A longer rent-free period can be considered when signing a longer lease which, under current market conditions, is longer than 5 years, the ultimate terms depending on the premises, owner and negotiation strategy of the landlord.


Since a rent free is an incentive, there may also be a penalty clause in the lease in relation to this incentive in the event of tenant default. For example: you signed a fixed 5-year lease and the landlord granted you 5 months of free rent (1 month for each year of your lease). Provided you have provided for an early break option after the third year and decide to leave, the landlord will likely ask you to pay back 2 of the 5 months rent free granted.


However, even if you are not ready to make a long-term commitment, a free rent period is now a commonly adopted negotiating tool for office building leases, and landlords often prefer this option. rather than granting you rent reduction or tenant improvement allowance/monetary contribution towards your fit-out.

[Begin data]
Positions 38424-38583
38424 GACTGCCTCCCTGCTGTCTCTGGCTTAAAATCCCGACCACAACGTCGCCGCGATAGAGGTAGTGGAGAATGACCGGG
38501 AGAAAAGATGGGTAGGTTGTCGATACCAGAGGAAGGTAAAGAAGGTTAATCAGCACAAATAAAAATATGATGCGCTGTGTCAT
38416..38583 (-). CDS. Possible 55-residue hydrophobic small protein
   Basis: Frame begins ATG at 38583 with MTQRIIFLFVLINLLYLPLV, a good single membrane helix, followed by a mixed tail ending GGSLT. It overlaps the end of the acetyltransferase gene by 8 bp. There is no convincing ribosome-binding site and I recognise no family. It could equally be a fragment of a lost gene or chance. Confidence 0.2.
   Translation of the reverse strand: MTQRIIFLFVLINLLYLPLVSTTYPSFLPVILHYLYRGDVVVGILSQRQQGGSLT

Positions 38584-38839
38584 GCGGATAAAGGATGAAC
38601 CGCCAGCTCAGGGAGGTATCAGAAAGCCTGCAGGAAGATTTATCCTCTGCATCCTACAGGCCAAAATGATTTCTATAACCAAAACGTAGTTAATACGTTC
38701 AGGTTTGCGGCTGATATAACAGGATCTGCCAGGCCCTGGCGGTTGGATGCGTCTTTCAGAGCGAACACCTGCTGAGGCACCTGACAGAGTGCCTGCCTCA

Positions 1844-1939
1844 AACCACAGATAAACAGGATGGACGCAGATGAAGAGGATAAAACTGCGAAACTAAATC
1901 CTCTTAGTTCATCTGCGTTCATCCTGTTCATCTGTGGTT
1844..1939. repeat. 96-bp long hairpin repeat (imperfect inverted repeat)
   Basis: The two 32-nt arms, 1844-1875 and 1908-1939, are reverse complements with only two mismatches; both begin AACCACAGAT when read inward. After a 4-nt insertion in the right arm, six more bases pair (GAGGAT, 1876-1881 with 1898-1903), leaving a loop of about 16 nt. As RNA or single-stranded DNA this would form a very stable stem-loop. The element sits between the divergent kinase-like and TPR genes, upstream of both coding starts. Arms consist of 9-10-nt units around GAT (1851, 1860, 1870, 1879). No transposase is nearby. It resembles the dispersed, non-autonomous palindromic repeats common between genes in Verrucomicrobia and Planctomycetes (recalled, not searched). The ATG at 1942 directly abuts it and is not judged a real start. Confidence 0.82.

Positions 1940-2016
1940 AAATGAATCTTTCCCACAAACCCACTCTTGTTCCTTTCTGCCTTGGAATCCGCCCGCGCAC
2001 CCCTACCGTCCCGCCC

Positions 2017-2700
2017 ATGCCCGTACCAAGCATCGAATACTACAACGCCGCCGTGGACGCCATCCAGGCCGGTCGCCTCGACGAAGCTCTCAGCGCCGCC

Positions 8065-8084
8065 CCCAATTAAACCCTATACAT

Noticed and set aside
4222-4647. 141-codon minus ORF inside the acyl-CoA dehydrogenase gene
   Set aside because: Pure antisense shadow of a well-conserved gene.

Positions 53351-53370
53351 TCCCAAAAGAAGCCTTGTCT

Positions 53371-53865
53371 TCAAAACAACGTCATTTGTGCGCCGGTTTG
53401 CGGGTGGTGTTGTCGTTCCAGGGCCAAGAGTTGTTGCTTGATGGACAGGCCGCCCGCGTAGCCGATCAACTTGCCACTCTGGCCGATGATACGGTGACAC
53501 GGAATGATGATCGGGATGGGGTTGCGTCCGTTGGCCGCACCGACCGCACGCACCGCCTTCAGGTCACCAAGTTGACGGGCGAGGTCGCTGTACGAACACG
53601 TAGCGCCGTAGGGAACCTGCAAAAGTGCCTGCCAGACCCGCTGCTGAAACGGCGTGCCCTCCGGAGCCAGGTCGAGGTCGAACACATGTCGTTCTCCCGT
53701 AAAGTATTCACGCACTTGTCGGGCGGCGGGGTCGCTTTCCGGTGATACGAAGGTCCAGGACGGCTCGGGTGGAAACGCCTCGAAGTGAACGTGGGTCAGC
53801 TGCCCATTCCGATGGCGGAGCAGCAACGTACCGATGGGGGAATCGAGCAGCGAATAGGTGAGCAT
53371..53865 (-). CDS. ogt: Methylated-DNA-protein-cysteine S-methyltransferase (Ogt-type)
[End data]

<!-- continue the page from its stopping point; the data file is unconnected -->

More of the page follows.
Other negotiation points: Exclusivity clause and Colocation clause


What if you don't want to have your competition in the same building? How can you protect yourself if the flagship/key tenant leaves the building?


Exclusivity clause

Tenant may want to prevent the landlord from leasing the premises to his direct competitor in the same property. In such case tenant has to define what constitutes a direct competitor.


Co-tenancy clause

Sometimes, if a key anchor tenant - a well-known name that adds prestige or attracts customers to the property - moves out of the development, your business may suffer. A tenant may negotiate a co-tenancy clause gives him the option to break the lease or renegotiate the rent, unless the landlord doesn’t find a replacement

for that tenant.